6 Fri May 25 14:38:38 UTC 2018 runit.out : DBNAME: pgio. 4 schemas, 1 threads(each). Run time: 300 seconds. RIOPS >18647< CACHE_HITS/s >774<
      7 Fri May 25 14:43:39 UTC 2018 runit.out : DBNAME: pgio. 4 schemas, 1 threads(each). Run time: 300 seconds. RIOPS >18838< CACHE_HITS/s >775<
      8 Fri May 25 14:48:40 UTC 2018 runit.out : DBNAME: pgio. 4 schemas, 1 threads(each). Run time: 300 seconds. RIOPS >18686< CACHE_HITS/s >786<
      9 Fri May 25 14:53:40 UTC 2018 runit.out : DBNAME: pgio. 4 schemas, 1 threads(each). Run time: 300 seconds. RIOPS >18742< CACHE_HITS/s >782<
      10 Fri May 25 14:58:41 UTC 2018 runit.out : DBNAME: pgio. 4 schemas, 1 threads(each). Run time: 301 seconds. RIOPS >18634< CACHE_HITS/s >793<
       
      Fri May 25 14:57:25 UTC 2018 /etc/os-release : PRETTY_NAME="Oracle Linux Server 7.5"
      Linux b5e501 4.1.12-124.15.2.el7uek.x86_64 #2 SMP Tue May 22 11:52:31 PDT 2018 x86_64 x86_64 x86_64 GNU/Linux
      1 Fri May 25 14:12:20 UTC 2018 runit.out : DBNAME: pgio. 4 schemas, 1 threads(each). Run time: 300 seconds. RIOPS >17025< CACHE_HITS/s >721<
      2 Fri May 25 14:17:21 UTC 2018 runit.out : DBNAME: pgio. 4 schemas, 1 threads(each). Run time: 300 seconds. RIOPS >19331< CACHE_HITS/s >792<
      3 Fri May 25 14:22:21 UTC 2018 runit.out : DBNAME: pgio. 4 schemas, 1 threads(each). Run time: 300 seconds. RIOPS >19271< CACHE_HITS/s >770<
      4 Fri May 25 14:27:22 UTC 2018 runit.out : DBNAME: pgio. 4 schemas, 1 threads(each). Run time: 300 seconds. RIOPS >19324< CACHE_HITS/s >802<
      5 Fri May 25 14:32:22 UTC 2018 runit.out : DBNAME: pgio. 4 schemas, 1 threads(each). Run time: 300 seconds. RIOPS >18943< CACHE_HITS/s >802<
      6 Fri May 25 14:37:23 UTC 2018 runit.out : DBNAME: pgio. 4 schemas, 1 threads(each). Run time: 300 seconds. RIOPS >19202< CACHE_HITS/s >818<
      7 Fri May 25 14:42:24 UTC 2018 runit.out : DBNAME: pgio. 4 schemas, 1 threads(each). Run time: 300 seconds. RIOPS >18999< CACHE_HITS/s >803<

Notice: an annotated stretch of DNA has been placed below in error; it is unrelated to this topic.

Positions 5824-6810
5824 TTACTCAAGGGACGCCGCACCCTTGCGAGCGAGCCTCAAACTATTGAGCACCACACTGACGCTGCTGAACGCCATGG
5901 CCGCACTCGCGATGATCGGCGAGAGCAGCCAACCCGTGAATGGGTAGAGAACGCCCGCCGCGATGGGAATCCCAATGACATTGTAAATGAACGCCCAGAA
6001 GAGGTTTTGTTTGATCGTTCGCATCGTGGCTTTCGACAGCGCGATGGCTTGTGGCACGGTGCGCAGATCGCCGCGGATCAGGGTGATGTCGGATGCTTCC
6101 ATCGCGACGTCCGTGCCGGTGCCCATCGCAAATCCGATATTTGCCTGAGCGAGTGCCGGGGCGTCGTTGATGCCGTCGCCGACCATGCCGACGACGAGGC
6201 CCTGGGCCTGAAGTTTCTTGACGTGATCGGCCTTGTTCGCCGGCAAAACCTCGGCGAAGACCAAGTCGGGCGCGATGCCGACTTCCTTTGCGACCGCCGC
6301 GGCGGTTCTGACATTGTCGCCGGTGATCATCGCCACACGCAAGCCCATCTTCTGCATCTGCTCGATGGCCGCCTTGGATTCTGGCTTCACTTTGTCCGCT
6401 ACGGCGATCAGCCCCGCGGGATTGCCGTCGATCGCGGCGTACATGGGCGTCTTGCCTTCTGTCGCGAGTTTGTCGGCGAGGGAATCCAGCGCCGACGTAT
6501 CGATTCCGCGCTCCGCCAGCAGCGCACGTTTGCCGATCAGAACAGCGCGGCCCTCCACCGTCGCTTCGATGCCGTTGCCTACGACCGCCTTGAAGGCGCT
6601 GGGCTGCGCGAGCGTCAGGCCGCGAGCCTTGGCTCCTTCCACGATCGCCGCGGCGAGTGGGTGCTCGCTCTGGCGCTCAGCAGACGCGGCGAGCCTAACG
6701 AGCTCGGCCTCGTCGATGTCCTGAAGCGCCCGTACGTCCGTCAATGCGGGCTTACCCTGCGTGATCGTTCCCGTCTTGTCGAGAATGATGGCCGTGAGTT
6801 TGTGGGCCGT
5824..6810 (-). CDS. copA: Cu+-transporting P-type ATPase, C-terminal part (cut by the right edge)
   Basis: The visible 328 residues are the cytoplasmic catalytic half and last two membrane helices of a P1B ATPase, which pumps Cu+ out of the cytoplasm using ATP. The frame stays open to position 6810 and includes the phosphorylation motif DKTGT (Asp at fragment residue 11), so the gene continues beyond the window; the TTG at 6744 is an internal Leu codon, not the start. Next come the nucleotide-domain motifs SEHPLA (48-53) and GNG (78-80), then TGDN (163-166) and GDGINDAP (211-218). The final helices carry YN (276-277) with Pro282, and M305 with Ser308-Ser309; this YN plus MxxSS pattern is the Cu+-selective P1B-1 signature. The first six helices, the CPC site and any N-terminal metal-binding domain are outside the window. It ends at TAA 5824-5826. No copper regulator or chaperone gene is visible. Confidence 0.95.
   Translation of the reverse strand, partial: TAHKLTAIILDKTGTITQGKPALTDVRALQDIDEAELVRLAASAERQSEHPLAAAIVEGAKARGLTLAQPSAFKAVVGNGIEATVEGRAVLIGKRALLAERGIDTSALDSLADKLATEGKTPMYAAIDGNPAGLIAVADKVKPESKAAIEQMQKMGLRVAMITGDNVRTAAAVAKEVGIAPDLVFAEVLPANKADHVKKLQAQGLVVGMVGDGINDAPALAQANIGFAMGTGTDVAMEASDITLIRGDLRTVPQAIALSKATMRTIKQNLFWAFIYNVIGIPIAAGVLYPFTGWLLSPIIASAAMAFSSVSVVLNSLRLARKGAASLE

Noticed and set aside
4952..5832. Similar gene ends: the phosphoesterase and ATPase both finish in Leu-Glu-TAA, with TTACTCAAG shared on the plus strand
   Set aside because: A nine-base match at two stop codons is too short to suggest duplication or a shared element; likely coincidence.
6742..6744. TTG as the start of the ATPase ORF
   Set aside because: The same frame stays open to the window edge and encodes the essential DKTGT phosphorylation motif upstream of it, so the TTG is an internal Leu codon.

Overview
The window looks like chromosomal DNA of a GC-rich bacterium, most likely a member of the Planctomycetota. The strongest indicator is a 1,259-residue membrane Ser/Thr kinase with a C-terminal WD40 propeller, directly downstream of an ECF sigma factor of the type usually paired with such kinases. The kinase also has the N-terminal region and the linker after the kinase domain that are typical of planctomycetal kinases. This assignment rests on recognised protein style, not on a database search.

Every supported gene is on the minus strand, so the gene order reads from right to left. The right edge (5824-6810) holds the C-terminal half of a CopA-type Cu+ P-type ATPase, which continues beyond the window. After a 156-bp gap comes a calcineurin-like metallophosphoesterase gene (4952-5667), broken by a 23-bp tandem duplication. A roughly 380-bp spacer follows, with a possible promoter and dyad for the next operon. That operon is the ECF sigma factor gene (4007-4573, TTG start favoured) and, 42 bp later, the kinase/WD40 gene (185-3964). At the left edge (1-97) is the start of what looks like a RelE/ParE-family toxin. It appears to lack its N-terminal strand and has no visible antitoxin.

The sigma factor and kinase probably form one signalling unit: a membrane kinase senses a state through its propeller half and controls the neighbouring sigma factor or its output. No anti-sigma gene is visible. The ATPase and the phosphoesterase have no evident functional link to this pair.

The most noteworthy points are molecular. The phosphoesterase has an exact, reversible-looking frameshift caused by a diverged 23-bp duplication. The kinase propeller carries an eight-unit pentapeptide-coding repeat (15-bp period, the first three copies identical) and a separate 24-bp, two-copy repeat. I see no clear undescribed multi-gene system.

8 Fri May 25 14:47:24 UTC 2018 runit.out : DBNAME: pgio. 4 schemas, 1 threads(each). Run time: 300 seconds. RIOPS >19459< CACHE_HITS/s >823<
      9 Fri May 25 14:52:24 UTC 2018 runit.out : DBNAME: pgio. 4 schemas, 1 threads(each). Run time: 300 seconds. RIOPS >19138< CACHE_HITS/s >836<
      10 Fri May 25 14:57:25 UTC 2018 runit.out : DBNAME: pgio. 4 schemas, 1 threads(each). Run time: 300 seconds. RIOPS >18958< CACHE_HITS/s >781<

      And I’ve graphed them:
      CapturePGPIOPS

      As I hit the storage here, I needed a few runs to warm up the storage cache and get the I/O I wanted: low latency rfom storage cache, but involving context switches on the server. And basically, all 3 alternatives (Ubuntu with Linux 4.4, Debian with Linux 4.9 and OEL with the unbreakable kernel 4.1) behave the same. From these tests, I can say that the performance is not the major criteria to choose one of the PaaS alternatives. Just choose the distribution you like.

      About pgio, it is great to get performance measures that are reliable and focused on what I want to test. I had no problems to run it on all 3 platforms. Just needed to apt-get / yum to install systat and bc which are not there by default.

       

      Cet article Which Bitnami service to choose in the Oracle Cloud Infrastructure? est apparu en premier sur Blog dbi services.

      First steps with Oracle Kubernetes Engine–the managed Kubernetes Cloud Service

      Amis Blog - Fri, 2018-05-25 14:59

      imageOracle recently (May 2018) launched its Managed Kubernetes Cloud Service (OKE – Oracle Kubernetes Engine) – see for example this announcement: https://blogs.oracle.com/developers/kubecon-europe-2018-oracle-open-serverless-standards-fn-project-and-kubernetes. Yesterday I got my self a new free cloud trial on the Oracle Public Cloud (https://cloud.oracle.com/tryit). Subsequently, I created a Kubernetes cluster and deployed my first pod on that cluster. In this article, I will describe the steps that I went through:

      • create Oracle Cloud Trial account
      • configure OCI (Oracle Cloud Infrastructure) tenancy
        • create service policy
        • create OCI user
        • create virtual network
        • create security lists
        • create compute instance
      • configure Kubernetes Cluster & Node Pool; have the cluster deployed
      • install and configure OCI CLI tool
      • generate kubeconfig file
      • connect to Kubernetes cluster using Kubectl – inspect and roll out a Pod